These cumulative results are what Stevens hopes will inspire students to come back year after year and to continue this type of work elsewhere in the future.
“Many people go into the health field because they want to help people, and when you are seeing very basic needs not met - like access to clean water and sanitation - you can see firsthand what those health pressures do to people’s well-being,” he said. “That can have an enormous impact on a learner in terms of wanting to contribute positively to people who are disenfranchised or don’t have access to basic health needs, and they can bring those lessons back to the U.S. where it’s a little less obvious but no less important to recognize health disparities.”
This year’s group of students included five rising second-year medical students, two rising fourth-year medical students and two pharmacy students, all from VCU. Additionally, three internal medicine residents, two pediatric residents, one pediatric fellow, two nurses, three attending physicians and one Ph.D. microbiologist made the trip.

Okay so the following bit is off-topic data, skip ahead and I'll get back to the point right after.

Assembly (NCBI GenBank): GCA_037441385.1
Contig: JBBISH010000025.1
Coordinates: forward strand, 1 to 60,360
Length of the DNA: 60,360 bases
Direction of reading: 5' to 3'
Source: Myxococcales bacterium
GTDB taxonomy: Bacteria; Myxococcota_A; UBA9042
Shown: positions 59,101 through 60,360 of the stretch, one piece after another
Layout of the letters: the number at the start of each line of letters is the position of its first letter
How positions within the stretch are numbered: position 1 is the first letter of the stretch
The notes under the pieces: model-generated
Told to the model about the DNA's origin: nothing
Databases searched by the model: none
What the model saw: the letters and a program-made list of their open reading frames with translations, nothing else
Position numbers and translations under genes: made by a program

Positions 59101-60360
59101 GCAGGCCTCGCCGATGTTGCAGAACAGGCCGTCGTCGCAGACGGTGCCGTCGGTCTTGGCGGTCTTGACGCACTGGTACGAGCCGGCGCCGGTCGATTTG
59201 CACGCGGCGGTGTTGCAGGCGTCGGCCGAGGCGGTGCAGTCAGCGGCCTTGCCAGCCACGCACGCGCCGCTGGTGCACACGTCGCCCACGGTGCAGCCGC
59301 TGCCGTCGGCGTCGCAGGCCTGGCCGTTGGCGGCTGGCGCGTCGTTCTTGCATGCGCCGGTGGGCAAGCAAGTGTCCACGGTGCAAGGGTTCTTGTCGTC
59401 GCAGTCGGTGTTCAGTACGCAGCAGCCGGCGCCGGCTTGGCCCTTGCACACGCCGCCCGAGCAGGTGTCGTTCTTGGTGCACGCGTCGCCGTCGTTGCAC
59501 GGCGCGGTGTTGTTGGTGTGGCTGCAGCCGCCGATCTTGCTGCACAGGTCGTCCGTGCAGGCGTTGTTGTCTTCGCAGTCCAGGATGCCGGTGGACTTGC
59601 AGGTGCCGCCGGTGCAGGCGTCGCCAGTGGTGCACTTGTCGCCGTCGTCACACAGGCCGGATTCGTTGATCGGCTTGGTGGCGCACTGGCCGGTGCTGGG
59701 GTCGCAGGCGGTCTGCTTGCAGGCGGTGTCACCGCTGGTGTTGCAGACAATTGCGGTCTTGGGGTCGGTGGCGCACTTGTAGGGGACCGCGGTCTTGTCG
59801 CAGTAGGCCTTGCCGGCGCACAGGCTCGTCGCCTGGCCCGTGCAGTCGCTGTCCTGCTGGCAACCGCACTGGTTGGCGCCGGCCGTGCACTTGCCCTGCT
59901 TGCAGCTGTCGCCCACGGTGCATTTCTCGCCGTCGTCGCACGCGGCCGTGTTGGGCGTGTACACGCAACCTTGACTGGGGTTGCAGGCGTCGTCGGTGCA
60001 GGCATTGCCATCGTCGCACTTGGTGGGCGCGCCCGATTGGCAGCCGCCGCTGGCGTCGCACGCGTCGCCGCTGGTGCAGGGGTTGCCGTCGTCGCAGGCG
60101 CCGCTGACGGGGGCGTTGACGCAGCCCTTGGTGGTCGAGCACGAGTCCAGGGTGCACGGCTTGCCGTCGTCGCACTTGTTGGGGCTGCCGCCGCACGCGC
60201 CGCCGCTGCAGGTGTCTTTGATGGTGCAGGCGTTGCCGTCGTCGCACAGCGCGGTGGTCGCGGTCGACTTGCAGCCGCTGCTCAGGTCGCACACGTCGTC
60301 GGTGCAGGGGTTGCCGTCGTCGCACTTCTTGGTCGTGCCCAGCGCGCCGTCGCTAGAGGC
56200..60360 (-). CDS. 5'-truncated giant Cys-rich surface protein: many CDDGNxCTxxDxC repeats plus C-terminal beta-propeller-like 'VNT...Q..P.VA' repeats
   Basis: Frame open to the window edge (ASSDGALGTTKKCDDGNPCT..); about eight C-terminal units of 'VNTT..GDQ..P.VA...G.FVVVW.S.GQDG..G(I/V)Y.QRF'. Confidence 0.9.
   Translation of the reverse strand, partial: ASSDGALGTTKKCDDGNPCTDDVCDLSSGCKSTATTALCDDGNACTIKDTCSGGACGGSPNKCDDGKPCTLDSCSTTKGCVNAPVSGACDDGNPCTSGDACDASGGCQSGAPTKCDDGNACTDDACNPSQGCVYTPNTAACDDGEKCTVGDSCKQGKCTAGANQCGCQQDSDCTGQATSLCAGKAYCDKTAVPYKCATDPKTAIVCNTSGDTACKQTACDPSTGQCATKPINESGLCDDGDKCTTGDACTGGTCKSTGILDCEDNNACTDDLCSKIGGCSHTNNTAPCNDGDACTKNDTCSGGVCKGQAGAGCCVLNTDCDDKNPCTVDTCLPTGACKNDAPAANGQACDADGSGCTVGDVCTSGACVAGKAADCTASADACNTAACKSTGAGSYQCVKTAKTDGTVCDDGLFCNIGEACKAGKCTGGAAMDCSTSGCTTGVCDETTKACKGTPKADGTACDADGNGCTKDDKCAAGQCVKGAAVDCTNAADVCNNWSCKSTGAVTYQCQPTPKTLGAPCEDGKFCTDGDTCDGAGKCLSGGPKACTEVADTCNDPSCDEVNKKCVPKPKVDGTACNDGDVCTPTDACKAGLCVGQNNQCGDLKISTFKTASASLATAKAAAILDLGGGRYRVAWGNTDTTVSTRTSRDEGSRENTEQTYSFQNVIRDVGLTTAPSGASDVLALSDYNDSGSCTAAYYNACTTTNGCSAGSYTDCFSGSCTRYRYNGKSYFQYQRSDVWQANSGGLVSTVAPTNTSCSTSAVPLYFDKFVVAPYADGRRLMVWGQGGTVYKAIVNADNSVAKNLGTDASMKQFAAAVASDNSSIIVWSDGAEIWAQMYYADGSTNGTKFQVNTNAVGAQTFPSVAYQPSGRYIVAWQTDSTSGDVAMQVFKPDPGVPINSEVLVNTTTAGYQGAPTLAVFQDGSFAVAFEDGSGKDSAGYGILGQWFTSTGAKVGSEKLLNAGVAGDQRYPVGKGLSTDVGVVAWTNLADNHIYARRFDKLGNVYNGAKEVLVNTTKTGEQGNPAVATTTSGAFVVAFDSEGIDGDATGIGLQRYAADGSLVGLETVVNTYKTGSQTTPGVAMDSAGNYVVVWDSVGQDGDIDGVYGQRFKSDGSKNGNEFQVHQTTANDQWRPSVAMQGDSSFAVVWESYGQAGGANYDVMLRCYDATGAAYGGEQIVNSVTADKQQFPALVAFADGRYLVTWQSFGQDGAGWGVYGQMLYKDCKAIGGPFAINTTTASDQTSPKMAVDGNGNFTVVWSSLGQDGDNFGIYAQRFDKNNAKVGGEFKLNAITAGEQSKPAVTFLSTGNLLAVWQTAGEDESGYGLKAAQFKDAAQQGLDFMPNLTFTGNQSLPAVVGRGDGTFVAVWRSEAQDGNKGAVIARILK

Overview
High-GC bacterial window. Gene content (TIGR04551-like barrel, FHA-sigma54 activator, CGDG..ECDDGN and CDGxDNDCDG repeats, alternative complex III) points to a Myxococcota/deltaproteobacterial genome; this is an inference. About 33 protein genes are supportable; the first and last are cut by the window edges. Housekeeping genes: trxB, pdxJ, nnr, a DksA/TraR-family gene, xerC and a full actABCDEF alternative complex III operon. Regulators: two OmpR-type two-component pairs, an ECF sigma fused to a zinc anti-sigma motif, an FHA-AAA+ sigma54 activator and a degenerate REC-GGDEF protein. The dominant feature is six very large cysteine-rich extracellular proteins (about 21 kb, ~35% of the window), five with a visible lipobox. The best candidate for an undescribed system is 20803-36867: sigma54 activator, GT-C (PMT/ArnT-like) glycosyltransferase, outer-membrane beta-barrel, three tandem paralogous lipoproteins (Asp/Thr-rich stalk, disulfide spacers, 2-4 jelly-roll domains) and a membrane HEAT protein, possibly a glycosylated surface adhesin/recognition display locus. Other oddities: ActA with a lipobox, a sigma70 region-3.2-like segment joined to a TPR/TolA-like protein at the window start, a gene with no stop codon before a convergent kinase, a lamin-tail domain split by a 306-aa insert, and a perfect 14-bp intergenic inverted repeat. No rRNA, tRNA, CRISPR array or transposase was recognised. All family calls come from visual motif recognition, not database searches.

The other two physicians besides Stevens were Gonzalo Bearman, M.D., professor of medicine, VCU School of Medicine, and Patrick Mason, M.D., a pediatric endocrinologist at Inova Fairfax Hospital for Children, both of whom have been involved in GH2DP from the beginning.
This was Pearson’s second trip to Honduras with GH2DP. She is one of the students who just couldn’t stay away.
“I was impacted the first time I went just by seeing the incredible heath care needs of this community,” she said. “And the work that Drs. Bearman, Mason and Stevens do well is to improve the mission every single year to be better tailored to the community each year they come back, and that’s what made me want to be a part of it is seeing that evolution.”
Stevens said that evolution is vital to the mission.
“There are a lot of dangers to short-term medical relief trips,” he said. “You go in, you don’t have a major impact because you’re not well integrated with the community, and the long-term benefit of that kind of work is questionable.